Posts about Academic (old posts, page 2)

All the Community's a Stage: The Public Library's Part in Community Information Provision

Gorichanaz, T., and Turner, D. All the community’s a stage: The public library’s changing role in community information provision. The Library Quarterly, 87(2), 99–116.

Abstract. Community information is indispensable for modern life, but access to it remains challenging for many people. Historically, public libraries have been central in providing formal community information, but today such information provision is accomplished largely by informal networks of community service agencies. Thus, the role and the value of the public library in community information provision seem unclear. We find an analogy to this situation in design theorist Christopher Alexander’s conceptualization of planned versus natural cities, and we bring this to bear on an ongoing study of public library service provision to the urban poor. This work reveals implications and recommendations for the public library’s unfolding role in community information provision: public libraries may no longer be needed to provide formal community information, but they can engage as information shepherds with local community service agencies in informal community information provision.

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Auto-hermeneutics: A Phenomenological Approach to Information Experience

Gorichanaz, T. (2017). Auto-hermeneutics: A phenomenological approach to information experience. Library and Information Science Research, 39(1), 1–7.

Abstract. The need for methodologically rigorous approaches to the study of human experience in LIS has emerged in recent years. Auto-hermeneutics is a research methodology that offers a systematic way to study one's own experiences. In LIS, auto-hermeneutics offers a way to approach emerging questions regarding information experience and allows researchers to explore yet-undocumented contexts, setting precedents for further work in these areas and ultimately widening our understanding of information. Auto-hermeneutics draws principles from autoethnography (perhaps the most well-known of automethodologies), self-study and systematic self-observation; prior studies of these types in LIS and allied fields are presented. A discussion of generalizability, validity and reliability in auto-hermeneutic research follows. Finally, an example of an auto-hermeneutic study conducted by the author is outlined for illustration.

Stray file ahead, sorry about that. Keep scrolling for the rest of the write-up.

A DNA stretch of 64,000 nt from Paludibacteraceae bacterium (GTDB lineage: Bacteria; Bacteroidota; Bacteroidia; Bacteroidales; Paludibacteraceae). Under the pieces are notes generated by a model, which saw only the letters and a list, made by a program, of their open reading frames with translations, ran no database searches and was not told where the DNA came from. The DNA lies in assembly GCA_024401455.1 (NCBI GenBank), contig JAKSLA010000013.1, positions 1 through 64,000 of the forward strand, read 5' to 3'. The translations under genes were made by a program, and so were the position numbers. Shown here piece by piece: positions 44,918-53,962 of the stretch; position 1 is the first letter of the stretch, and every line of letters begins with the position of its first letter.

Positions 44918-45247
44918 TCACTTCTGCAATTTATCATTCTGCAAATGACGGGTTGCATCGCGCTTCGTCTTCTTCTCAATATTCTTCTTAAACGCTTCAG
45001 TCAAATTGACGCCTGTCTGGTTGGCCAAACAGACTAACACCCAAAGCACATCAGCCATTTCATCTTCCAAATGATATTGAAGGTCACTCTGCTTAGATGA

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Conceptualizing Self-Documentation

Gorichanaz, T. (In press, 2019). Conceptualizing self-documentation. Online Information Review.

Abstract

Purpose: Self-documentation is an increasingly common phenomenon, but it is not yet well understood. This paper provides a philosophical framework for analyzing examples of self-documentation on the dimensions of ontology, epistemology and ethics.

Design/methodology/approach: The framework addresses these three major areas of philosophic thought by operationalizing insights from philosophy, chiefly the work of Martin Heidegger. Heidegger's concepts of authenticity and fallenness inform the poles of each dimension of the framework.

Findings: Ontologically, self-documentation may manifest as document (authentic) or data (fallen); epistemologically, as understanding (authentic) or idle curiosity (fallen); and ethically, as self-care (authentic) or diversion (fallen). These dimensions are presented separately but are understood to be intermingled.

Originality/value: This unified framework offers a lens for examining and comparing cases of self-documentation and self-documents. No such framework has previously been articulated, but given the ubiquity and growing importance of self-documentation, it is needed.

Keywords: self-tracking, autobiography, document, philosophy of information, phenomenology

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